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  • District 13: Ultimatum

    District 13: Ultimatum


    Dir. Patrick Alessandrin. 2009. R. 101mins. In French, with subtitles. Cyril Raffaelli, David Belle, Daniel Duval.

    The second of this week’s offerings from French megaproducer Luc Besson (after From Paris with Love) is the somewhat underwhelming sequel to 2004’s parkour-popularizing District 13. Limber police captain Damien Tomaso (Raffaelli) and antelope-like renegade Leïto (Belle) team up to take down the devilish head (Duval) of a Halliburton-esque conglomerate named, uh, Harriburton. But this mock-timely story — which culminates in a stale tokin’-with-the-President scene more…

  • Promised Lands

    Promised Lands


    Dir. Susan Sontag. 1974. N/R. 87mins. In Hebrew, French and English. Documentary.

    Strong and pointed as Susan Sontag’s intellect could be, she was sometimes undone by the trendiness of her topics. Case in point: Promised Lands, her unfocused documentary portrait of Israel during and immediately after the 1973 Yom Kippur War. Sontag and a skeleton crew photograph this war-torn nation with a fashionable inquisitiveness — as if it’s the mod place for the intelligentsia to bear witness to the ongoing…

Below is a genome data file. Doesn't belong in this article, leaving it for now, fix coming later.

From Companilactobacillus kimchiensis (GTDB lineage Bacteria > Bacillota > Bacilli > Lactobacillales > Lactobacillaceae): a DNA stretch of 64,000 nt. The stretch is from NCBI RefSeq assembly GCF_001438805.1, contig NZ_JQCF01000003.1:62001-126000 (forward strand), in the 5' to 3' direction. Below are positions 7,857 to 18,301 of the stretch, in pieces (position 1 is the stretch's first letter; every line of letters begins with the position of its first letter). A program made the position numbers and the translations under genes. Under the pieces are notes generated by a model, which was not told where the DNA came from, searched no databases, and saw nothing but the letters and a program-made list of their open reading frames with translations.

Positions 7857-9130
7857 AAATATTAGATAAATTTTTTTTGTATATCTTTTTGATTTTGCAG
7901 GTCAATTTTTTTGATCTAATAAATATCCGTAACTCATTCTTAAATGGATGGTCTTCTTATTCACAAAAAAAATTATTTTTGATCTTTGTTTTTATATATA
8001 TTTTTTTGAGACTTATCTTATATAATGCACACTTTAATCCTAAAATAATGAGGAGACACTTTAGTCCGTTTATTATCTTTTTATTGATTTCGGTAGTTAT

Popular reviews

  • Nomadland


    [Published as part of New Pollution #2]

    The irritatingly genteel Nomadland, adapted from a nonfiction book by Jessica Bruder, appears well on its way to golden statuettes and other year-end plaudits. For writer-director-editor Chloé Zhao this is the last stop before the Marvel Moloch grinds her personal stamp, such as it is, to a pre-viz’d pulp with The Eternals. I didn’t much care for the mannered neo-realism of The Rider, but at least it could fall back on the authenticity…

  • Jojo Rabbit

    Jojo Rabbit

    [Published September 9th, 2019, Slant Magazine]


    Waititi prefers to treat his audience like drooling cretins who need their hands held through every shift in tone, reassured that everything, even in a world off its axis, is going to work out. It doesn’t help that this misguided production is utterly devoid of laughs, though I admit to cracking a desperate smile when the nitwit Nazi played by Sam Rockwell demands that an underling bring him German shepherds, as in the dogs, and is instead delivered shepherds who are German. It’s a flash of punny bliss in what’s otherwise Marvel Presents Mein Kampf.